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    chestnutbrown's Avatar
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    Quinoa porridge - higher carb than I thought!

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    Hi

    I thought I'd cracked it when finding an alternative to my beloved porridge (oatmeal) for breakfast on cold mornings - quinoa seemed to be a great alternative - high in protein and a seed not a grain, but when I put my recipe into myFitnesspal, a serving came out as 34g carbs! Eeek! That doesn't give me much to play with when trying to stay between 50 and 100g!

    Have I got it wrong? Or is quinoa really that carby?

    I like to have a warm breakfast when it's cold but don't always have time for eggs etc, I'd cooked up a big batch of quinoa porridge so I could heat up a little every day, but hadn't realised what a chunk it would take out of my carb allowance!

    Any suggestions for something better would be gratefully received! Thanks.

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    yodiewan's Avatar
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    You're right, quinoa is pretty high in carbs. There are various recipes for "noatmeal" and "nola" (grain-free granola) on paleo/primal blogs. Most of them will be lower in carbs than quinoa, but some rely heavily on nuts or nut flours, so they are best as an occasional treat.

    Even better would be to just heat up some letoevers from last night's dinner. Some stew or something is also nice and warming. You could also hard-boil some eggs beforehand and have those, but they are best not reheated. Also, egg bake/ egg casseroles are great. Basically like a frittata, but bigger. Just saute some veggies, mix with eggs, and bake until set. Here is an example: My Favorite Egg "Muffins" - EasyPaleo

    They did them as muffins, but I find it easier to use a glass baking dish and just cut it into squares instead of trying to unstick all the little muffins and clean the individual cups.

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    Quinoa is one of those things that I used to eat all the time B.P (before primal), and now I can't stand it. It's so hard to digest!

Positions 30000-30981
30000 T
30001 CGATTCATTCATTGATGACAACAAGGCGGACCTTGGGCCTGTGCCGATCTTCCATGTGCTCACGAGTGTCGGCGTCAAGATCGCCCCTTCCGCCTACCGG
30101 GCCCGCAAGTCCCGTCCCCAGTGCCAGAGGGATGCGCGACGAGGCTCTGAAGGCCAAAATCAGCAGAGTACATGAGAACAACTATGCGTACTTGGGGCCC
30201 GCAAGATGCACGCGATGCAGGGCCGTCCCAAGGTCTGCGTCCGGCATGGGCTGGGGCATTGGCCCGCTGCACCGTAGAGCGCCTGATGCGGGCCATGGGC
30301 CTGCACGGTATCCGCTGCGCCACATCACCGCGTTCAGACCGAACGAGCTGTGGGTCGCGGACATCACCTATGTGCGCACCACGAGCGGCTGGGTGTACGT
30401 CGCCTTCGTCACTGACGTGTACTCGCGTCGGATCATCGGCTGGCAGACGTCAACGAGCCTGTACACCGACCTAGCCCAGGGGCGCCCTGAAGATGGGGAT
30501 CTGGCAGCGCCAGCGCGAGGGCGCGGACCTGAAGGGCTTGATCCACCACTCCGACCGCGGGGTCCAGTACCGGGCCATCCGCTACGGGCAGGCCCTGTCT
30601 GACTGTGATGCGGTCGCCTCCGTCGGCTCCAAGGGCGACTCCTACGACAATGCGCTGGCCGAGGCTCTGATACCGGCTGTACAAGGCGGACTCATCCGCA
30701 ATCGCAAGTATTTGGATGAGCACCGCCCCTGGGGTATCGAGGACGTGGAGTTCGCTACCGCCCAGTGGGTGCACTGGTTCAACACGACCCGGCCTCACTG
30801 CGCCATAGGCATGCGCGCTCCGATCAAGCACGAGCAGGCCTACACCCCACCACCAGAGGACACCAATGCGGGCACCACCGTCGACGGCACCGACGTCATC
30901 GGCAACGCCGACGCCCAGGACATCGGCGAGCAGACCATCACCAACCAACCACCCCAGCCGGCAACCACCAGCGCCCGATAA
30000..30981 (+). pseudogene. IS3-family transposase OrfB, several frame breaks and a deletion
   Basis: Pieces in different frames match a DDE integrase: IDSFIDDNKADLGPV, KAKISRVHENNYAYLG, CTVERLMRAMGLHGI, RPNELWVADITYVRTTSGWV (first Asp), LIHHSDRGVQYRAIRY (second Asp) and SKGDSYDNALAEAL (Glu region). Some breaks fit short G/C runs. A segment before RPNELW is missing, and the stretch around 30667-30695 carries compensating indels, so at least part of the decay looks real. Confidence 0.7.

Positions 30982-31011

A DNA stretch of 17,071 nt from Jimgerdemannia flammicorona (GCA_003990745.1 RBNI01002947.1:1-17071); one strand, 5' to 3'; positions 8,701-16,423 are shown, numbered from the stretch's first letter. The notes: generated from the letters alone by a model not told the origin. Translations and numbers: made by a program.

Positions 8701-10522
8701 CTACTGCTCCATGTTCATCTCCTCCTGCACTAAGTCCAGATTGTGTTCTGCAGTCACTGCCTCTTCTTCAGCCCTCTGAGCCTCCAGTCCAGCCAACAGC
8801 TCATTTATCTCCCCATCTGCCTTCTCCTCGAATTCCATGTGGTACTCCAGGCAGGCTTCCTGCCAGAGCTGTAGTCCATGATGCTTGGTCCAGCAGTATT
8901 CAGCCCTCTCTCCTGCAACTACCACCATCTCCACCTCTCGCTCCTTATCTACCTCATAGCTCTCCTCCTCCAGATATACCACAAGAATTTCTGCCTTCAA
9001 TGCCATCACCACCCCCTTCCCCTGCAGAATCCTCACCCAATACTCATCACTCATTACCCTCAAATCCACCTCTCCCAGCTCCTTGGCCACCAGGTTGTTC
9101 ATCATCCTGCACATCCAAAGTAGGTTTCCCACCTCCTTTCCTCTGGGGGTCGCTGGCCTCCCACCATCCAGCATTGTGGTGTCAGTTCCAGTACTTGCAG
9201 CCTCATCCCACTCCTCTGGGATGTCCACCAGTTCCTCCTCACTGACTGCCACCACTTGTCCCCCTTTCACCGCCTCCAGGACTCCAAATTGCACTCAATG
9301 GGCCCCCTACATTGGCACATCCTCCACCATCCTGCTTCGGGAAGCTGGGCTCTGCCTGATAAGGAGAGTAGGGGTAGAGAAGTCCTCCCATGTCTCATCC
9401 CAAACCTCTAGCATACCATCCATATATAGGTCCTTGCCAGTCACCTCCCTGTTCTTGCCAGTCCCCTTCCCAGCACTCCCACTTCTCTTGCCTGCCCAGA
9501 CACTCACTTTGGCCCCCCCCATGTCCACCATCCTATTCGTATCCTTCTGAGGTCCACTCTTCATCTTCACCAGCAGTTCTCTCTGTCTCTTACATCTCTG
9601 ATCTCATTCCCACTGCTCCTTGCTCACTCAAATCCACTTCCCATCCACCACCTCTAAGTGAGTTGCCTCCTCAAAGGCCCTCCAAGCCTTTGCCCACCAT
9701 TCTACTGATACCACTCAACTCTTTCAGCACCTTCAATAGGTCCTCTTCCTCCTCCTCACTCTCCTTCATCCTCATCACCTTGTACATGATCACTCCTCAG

Can't help you with the carb count, but if you want a warming breakfast you could always have rice pudding. Provided you're okay with rice and dairy
    "I think the basic anti-aging diet is also the best diet for prevention and treatment of diabetes, scleroderma, and the various "connective tissue diseases." This would emphasize high protein, low unsaturated fats, low iron, and high antioxidant consumption, with a moderate or low starch consumption.

    In practice, this means that a major part of the diet should be milk, cheese, eggs, shellfish, fruits and coconut oil, with vitamin E and salt as the safest supplements."

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    Dulcimina's Avatar
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    Quote Originally Posted by yodiewan View Post
    You're right, quinoa is pretty high in carbs. There are various recipes for "noatmeal" and "nola" (grain-free granola) on paleo/primal blogs. Most of them will be lower in carbs than quinoa, but some rely heavily on nuts or nut flours, so they are best as an occasional treat.
    I've been making a lot of these noatmeal-type porridges. The base is either riced cauliflower or roasted pumpkin/squash or most recently I;ve been mixing in both. Add milk (coconut milk, almond milk, cream etc). I've added nut butter or tahini. I've also used eggs, either tempering gradually with a little of the hot liquid, or just whisking in the eggs fast so they don't scramble. I add a lot of spices, esp. with the cauliflower porridge, and a little sweetener. It warms up nicely in the microwave.

    Could you mix in something like that into your quinoa to cut the carb levels per serving?